Belfast Telegraph

Sunday 21 December 2014

Horror of pals who saw tragic teenager hit by car

Tributes paid to schoolboy who was knocked down on a night out with friends

Cathal Donaghy was run over on Friday evening and died from his injuries in hospital the following day.
Cathal Donaghy was run over on Friday evening and died from his injuries in hospital the following day.
Hundreds turned out for a guard of honour in Claudy last night as Cathal Donaghy's remains were brought to his parents' home.
The teen was one of three people killed in separate road accidents over the weekend. Flowers lay at the scene were a 56-year-old Ballymoney man was killed on the Balybogey to Portrush road.

A group of friends watched in horror as a 16-year-old boy was knocked down by a car on a night out, suffering fatal injuries.

Cathal Donaghy, from Claudy, Co Londonderry, died from injuries he sustained when he was hit by the car moments after getting off a bus.

It is understood his friends saw the tragic accident happen from the bus they had been travelling in.

The teen was one of three people killed in separate road accidents over the weekend.

Cathal Donaghy was run over on Friday evening and died from his injuries in hospital the following day.

It is understood the teenager was heading on a night out with friends when a bus they were travelling in pulled over in a layby, near Newtownstewart in Tyrone.

Cathal – a pupil at St Patrick's and St Brigid's College in Claudy – is believed to have been crossing the Beltany Road at around 11pm when he was hit by the car.

His distraught friends witnessed the collision which is believed to have involved a car in which an elderly couple were travelling.

The schoolboy was one of three people killed in a separate road crashes over the weekend. The carnage brings Northern Ireland's death toll for the year so far to 21, more than double the figure this time last year.

The teenager's family, who live near the Co Londonderry town, were too distressed to speak publicly about the accident yesterday.

Claudy parish priest, Father David O'Kane, said Cathal was hugely popular throughout the area.

"I know Cathal's parents, his grandparents and the family circle," he told the Belfast Telegraph.

"Cathal was very popular and very likeable. He came from a lovely family and it has been very sore on them and his classmates, a very difficult time."

The Donaghy family live in the small village of Craigbane just outside Claudy. The area is deep-rooted in Gaelic games and the local club, Craigbane GAC, expressed its sympathies following Cathal's death.

All games in the area have been cancelled this week as a mark of respect.

Hundreds turned out for a guard of honour in Claudy last night as Cathal's remains were brought to his parents' home.

He is survived by his parents and two sisters.

Rhonda Hamilton, a DUP councillor who lives near Newtownstewart, said people were devastated to hear of Cathal's death.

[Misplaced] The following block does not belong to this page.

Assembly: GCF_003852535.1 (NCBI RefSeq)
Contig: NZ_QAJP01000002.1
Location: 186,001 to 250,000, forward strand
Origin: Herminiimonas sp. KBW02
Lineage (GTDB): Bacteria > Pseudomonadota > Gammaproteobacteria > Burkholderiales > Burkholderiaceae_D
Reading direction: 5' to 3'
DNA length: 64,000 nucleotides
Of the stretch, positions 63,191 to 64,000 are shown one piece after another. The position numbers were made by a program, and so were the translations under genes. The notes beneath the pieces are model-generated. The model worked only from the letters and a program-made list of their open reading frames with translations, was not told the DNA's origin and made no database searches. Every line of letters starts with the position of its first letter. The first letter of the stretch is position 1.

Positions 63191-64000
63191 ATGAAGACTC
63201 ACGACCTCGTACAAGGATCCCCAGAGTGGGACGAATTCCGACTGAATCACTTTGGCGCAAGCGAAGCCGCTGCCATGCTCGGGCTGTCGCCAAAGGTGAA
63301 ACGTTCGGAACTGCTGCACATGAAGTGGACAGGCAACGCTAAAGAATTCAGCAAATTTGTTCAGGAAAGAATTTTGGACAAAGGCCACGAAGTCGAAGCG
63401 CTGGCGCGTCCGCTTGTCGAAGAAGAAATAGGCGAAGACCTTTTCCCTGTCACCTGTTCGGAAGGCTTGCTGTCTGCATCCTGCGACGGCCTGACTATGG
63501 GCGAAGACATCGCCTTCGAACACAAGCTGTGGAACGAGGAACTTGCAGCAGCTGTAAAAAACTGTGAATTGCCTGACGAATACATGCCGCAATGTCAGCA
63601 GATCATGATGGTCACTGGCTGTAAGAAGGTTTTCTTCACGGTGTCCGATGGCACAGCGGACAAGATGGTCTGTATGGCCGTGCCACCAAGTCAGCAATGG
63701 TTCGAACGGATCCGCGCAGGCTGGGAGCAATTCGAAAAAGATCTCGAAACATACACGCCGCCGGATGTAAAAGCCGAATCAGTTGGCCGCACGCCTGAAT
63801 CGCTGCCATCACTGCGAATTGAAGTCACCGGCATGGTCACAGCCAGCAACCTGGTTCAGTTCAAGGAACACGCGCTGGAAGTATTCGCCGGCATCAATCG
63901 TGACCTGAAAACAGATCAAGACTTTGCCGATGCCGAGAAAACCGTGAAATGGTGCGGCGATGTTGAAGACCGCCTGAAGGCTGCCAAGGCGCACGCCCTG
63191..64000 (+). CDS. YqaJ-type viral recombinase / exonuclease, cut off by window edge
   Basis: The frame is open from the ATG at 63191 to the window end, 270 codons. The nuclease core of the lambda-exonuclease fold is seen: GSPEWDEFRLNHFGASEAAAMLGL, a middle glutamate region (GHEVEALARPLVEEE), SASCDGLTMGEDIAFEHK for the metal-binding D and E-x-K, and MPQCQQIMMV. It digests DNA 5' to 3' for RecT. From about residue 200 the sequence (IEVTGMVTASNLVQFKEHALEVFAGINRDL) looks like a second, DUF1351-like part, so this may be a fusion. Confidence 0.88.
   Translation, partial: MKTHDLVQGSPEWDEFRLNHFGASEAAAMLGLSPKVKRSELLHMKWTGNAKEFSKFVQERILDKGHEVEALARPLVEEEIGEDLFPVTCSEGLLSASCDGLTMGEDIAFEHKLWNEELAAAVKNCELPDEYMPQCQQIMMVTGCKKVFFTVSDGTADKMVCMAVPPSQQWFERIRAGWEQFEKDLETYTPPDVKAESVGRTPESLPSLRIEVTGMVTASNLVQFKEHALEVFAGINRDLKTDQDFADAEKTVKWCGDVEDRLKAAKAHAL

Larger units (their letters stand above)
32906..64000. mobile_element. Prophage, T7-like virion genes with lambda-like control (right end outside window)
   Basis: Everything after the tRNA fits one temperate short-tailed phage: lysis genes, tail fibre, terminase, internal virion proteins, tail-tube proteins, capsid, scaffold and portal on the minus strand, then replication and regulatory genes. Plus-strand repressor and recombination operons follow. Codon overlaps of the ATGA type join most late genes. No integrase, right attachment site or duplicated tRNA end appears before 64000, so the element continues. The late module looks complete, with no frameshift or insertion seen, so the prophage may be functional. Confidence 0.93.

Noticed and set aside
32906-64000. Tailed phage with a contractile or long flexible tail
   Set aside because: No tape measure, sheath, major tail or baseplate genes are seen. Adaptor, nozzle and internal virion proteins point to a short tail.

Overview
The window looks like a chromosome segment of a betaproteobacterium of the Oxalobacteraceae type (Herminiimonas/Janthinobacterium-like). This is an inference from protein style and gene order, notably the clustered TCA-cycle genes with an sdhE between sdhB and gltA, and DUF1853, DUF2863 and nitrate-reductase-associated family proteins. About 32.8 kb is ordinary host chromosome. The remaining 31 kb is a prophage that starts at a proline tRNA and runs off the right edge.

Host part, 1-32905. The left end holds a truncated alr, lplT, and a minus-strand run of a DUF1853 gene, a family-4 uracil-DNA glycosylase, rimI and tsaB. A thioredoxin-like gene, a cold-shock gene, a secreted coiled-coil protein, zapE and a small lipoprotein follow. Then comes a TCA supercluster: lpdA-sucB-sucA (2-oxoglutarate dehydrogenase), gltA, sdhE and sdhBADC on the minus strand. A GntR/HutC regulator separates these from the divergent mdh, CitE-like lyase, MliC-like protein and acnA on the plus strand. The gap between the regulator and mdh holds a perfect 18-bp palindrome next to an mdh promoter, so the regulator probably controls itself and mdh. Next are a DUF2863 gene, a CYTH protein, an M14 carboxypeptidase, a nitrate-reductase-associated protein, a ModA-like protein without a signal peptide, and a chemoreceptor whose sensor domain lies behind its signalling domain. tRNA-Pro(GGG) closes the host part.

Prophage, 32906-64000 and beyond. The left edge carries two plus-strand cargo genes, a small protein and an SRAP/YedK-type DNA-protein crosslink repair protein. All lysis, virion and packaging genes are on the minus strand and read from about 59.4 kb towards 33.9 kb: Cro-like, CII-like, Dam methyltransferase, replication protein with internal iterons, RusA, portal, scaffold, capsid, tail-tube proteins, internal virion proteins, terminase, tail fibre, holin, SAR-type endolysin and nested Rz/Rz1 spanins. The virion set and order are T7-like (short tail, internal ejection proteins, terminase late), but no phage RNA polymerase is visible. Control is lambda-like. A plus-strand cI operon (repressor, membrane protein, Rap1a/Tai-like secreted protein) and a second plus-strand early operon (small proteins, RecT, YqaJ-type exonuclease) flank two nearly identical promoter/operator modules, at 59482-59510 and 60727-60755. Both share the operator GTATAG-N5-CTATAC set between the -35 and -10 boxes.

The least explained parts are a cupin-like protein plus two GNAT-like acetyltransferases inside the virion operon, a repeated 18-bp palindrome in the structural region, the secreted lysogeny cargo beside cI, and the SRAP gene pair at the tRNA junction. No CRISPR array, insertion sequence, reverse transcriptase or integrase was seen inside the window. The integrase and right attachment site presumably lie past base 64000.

"It is understood this was a party night which turned to tragedy," said Ms Hamilton.

"My heart goes out to the young boy's family. The elderly couple in the other car are also devastated by what has happened. It just doesn't bear thinking about."

A Facebook page set up in memory of Cathal was inundated with messages of sympathy throughout the weekend.

One friend posted: "Unreal how you have brought so many people together. You will be missed."

Another said: "R.I.P Cathal. Love to all of the family at this very sad time. May God give you all much love and courage on this very lonely path."

Cathal's funeral will take place on Wednesday at St Joseph's Church, Craigbane.

 

 

Human error main killer so onus is on all of us to be safer drivers

My View - By Alex Attwood

These terrible tragedies over the last three days are a stark reminder of road risk and confirm this apparent pattern of a significant spike in road deaths, both in Northern Ireland and the Republic, where they now are over twice what they were the same time last year.

What do you do in response? You get the message across even more fully than you have before.

Ninety-five per cent of crashes and collisions are down to human error. Therefore if you reduce the risk factors – speeding, careless driving, drink-driving, not wearing a seatbelt, using your phone – you reduce the number of crashes and collision and the number of deaths.

That is the truth around road safety – the vast majority of the time it's our error. If we address all the categories of driving behaviour, that is what will improve the number of road deaths.

New laws here and across the island will help. That is the ambition of the Road Traffic Bill which should shortly go to the Assembly floor – lower limits for drink-driving offences and a radical regime on driver training. It is also why Dublin and Belfast are working towards mutual recognition of penalty points in late 2014.

The Executive has shown firm resolve and bold initiatives to address road deaths and serious injury. The wisdom of ring-fencing the budget for road safety campaigns shows that.

But this weekend proves how all of us must dedicate ourselves personally to drive safely. We must work to ensure that tragedy and pain do not visit more homes in the coming weeks and months.

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